Many of today’s gardeners prefer to plant species native to their location in their yards and gardens. Nurseries and garden magazines alike tout the natural superiority of native plants to exotic imports, whether it concerns drought and pest resistance, or whether it revolves around the aesthetic philosophy of creating the most “natural” look possible on a cultivated patch of ground. Gardeners are also cautioned against the dangers of planting invasive exotics, such as the infamous kudzu or notorious water hyacinth.
Mark Davis has co-authored an article in Nature that challenges this current orthodoxy. As the Boston Globe summarizes the argument, imported plants (and even animals) should be judged by their performance in the local ecosystem, rather than by some arbitrary criterion of arrival date to the location.
Davis, et al, correctly point out that species migrate and go extinct even without the influence of man, so that to gauge the original status of a local ecosystem by what was observed and recorded when historicizing humans arrived on the scene is to use a false standard of measurement. Instead they urge scientists to examine how the new plants interact within the ecosystem as a whole before deciding to root out the presence of an exotic.
This more cautious approach is perhaps similar to the development of the current practice of wildfire management on public lands. Early in the US National Park system’s history, wildfires were viewed as unequivocal disasters, and every effort was made to prevent them from occurring. When a blaze did spring up, the Park Service fought it aggressively. Today, environmental scientists know that much of the Great Plains prairie ecosystem was the result of managed burns by the American Indians, who took advantage of local fires started by spring thunderstorms to clear out sapling growth and maintain the grasslands needed by the vast herds of buffalo, antelope and elk. Park Service policy is now to allow natural fires to burn within park boundaries, while maintaining enough control to keep them from reaching private lands.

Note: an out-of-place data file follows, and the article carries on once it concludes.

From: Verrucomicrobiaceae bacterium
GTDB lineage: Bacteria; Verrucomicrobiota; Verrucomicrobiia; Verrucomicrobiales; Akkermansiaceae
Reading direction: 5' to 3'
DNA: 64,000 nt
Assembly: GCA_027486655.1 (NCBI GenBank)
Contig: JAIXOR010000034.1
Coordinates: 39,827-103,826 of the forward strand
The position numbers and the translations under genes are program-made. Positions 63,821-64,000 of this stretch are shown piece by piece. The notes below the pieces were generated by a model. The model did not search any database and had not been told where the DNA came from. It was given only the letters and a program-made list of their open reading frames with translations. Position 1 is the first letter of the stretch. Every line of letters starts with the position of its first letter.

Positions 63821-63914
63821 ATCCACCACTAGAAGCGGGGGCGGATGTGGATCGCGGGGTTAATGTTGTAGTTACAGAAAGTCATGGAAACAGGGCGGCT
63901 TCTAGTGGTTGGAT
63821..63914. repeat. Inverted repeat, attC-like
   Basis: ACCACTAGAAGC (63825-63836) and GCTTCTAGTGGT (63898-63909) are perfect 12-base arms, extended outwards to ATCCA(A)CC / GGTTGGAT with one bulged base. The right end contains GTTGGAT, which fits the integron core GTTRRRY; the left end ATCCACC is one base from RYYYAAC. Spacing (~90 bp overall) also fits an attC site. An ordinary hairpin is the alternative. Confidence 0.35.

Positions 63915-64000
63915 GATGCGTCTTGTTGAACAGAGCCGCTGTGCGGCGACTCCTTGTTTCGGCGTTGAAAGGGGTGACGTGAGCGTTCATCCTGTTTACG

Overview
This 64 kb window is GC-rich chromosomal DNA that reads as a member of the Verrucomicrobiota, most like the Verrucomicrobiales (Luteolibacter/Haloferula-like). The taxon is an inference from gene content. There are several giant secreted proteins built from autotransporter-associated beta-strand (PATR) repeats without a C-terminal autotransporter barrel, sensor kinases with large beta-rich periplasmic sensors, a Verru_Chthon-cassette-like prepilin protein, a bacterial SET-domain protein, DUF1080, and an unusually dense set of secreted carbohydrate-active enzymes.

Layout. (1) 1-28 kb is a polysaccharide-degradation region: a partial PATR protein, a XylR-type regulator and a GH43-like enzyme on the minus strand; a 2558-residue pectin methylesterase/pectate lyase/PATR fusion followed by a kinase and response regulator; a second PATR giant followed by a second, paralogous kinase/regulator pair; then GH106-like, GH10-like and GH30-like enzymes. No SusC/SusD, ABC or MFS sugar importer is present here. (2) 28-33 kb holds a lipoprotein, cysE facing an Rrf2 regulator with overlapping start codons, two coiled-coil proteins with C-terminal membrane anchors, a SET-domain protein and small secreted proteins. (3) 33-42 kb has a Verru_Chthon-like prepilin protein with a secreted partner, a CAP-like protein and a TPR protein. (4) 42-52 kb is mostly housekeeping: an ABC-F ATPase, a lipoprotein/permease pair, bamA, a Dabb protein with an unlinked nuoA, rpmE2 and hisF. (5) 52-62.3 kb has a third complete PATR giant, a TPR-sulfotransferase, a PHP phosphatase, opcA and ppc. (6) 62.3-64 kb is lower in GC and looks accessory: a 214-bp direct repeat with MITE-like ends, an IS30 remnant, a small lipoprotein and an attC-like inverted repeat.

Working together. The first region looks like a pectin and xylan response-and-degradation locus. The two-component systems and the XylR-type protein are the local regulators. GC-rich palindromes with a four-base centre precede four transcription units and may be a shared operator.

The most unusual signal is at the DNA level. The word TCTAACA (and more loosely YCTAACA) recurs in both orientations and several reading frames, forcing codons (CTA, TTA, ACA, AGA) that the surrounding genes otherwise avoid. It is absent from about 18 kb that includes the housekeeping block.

While Davis and his co-authors seem to have been careful to describe their observations in fairly neutral terms, other recent writers on the topic have not been so circumspect. Hugh Raffles of the New School for Social Research compared the antagonism to introduced species to that suffered by human immigrants. Michael Pollan, the food and gardening writer, has even used the term “xenophobia” to describe the fashion for native planting among gardeners.
The new hypothesis has provoked a powerful response from other environmental scientists and botanists. University of Tennessee-Knoxville biologist Daniel Simberloff and 140 others published an impassioned critique of the article in the Letters to the Editor department of the following issue of Nature. And of course, the history of conservation biology is littered with examples of invasive species taking over a local environment when released from the control mechanisms found in predators and diseases of their former homeland.
As the Boston Globe points out, this academic battle is so acrid because it is a war over the rhetoric describing the way species grow and interact, rather than the actual mechanisms of species change in the environment. He who controls the terms wins the war of words.